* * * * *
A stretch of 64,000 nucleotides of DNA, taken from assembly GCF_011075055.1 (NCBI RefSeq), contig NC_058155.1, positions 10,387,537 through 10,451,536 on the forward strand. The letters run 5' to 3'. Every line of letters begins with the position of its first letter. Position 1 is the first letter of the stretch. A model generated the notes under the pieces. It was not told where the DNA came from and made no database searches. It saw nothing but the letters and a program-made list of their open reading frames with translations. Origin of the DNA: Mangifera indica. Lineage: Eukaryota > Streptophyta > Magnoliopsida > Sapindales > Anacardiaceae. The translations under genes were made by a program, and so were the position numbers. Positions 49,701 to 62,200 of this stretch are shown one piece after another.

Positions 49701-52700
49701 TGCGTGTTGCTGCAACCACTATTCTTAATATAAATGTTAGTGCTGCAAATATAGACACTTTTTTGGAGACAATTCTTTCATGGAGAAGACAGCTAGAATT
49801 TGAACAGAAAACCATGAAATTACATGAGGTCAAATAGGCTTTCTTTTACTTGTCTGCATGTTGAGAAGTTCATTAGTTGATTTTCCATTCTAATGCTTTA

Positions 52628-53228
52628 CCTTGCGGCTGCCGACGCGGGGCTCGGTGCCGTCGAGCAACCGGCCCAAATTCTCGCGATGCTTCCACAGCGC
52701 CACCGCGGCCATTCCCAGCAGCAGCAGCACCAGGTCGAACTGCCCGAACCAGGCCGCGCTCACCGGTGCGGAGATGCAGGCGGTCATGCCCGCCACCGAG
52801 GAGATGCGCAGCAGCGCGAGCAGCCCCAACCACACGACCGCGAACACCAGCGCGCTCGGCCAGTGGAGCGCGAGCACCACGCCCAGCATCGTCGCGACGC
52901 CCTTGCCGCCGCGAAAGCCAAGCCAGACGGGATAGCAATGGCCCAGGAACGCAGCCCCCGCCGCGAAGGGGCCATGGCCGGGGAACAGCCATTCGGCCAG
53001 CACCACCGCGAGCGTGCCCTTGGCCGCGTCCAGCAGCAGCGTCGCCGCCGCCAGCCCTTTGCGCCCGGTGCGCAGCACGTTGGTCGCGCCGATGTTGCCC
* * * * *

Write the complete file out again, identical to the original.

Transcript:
A stretch of 64,000 nucleotides of DNA, taken from assembly GCF_011075055.1 (NCBI RefSeq), contig NC_058155.1, positions 10,387,537 through 10,451,536 on the forward strand. The letters run 5' to 3'. Every line of letters begins with the position of its first letter. Position 1 is the first letter of the stretch. A model generated the notes under the pieces. It was not told where the DNA came from and made no database searches. It saw nothing but the letters and a program-made list of their open reading frames with translations. Origin of the DNA: Mangifera indica. Lineage: Eukaryota > Streptophyta > Magnoliopsida > Sapindales > Anacardiaceae. The translations under genes were made by a program, and so were the position numbers. Positions 49,701 to 62,200 of this stretch are shown one piece after another.

Positions 49701-52700
49701 TGCGTGTTGCTGCAACCACTATTCTTAATATAAATGTTAGTGCTGCAAATATAGACACTTTTTTGGAGACAATTCTTTCATGGAGAAGACAGCTAGAATT
49801 TGAACAGAAAACCATGAAATTACATGAGGTCAAATAGGCTTTCTTTTACTTGTCTGCATGTTGAGAAGTTCATTAGTTGATTTTCCATTCTAATGCTTTA

Positions 52628-53228
52628 CCTTGCGGCTGCCGACGCGGGGCTCGGTGCCGTCGAGCAACCGGCCCAAATTCTCGCGATGCTTCCACAGCGC
52701 CACCGCGGCCATTCCCAGCAGCAGCAGCACCAGGTCGAACTGCCCGAACCAGGCCGCGCTCACCGGTGCGGAGATGCAGGCGGTCATGCCCGCCACCGAG
52801 GAGATGCGCAGCAGCGCGAGCAGCCCCAACCACACGACCGCGAACACCAGCGCGCTCGGCCAGTGGAGCGCGAGCACCACGCCCAGCATCGTCGCGACGC
52901 CCTTGCCGCCGCGAAAGCCAAGCCAGACGGGATAGCAATGGCCCAGGAACGCAGCCCCCGCCGCGAAGGGGCCATGGCCGGGGAACAGCCATTCGGCCAG
53001 CACCACCGCGAGCGTGCCCTTGGCCGCGTCCAGCAGCAGCGTCGCCGCCGCCAGCCCTTTGCGCCCGGTGCGCAGCACGTTGGTCGCGCCGATGTTGCCC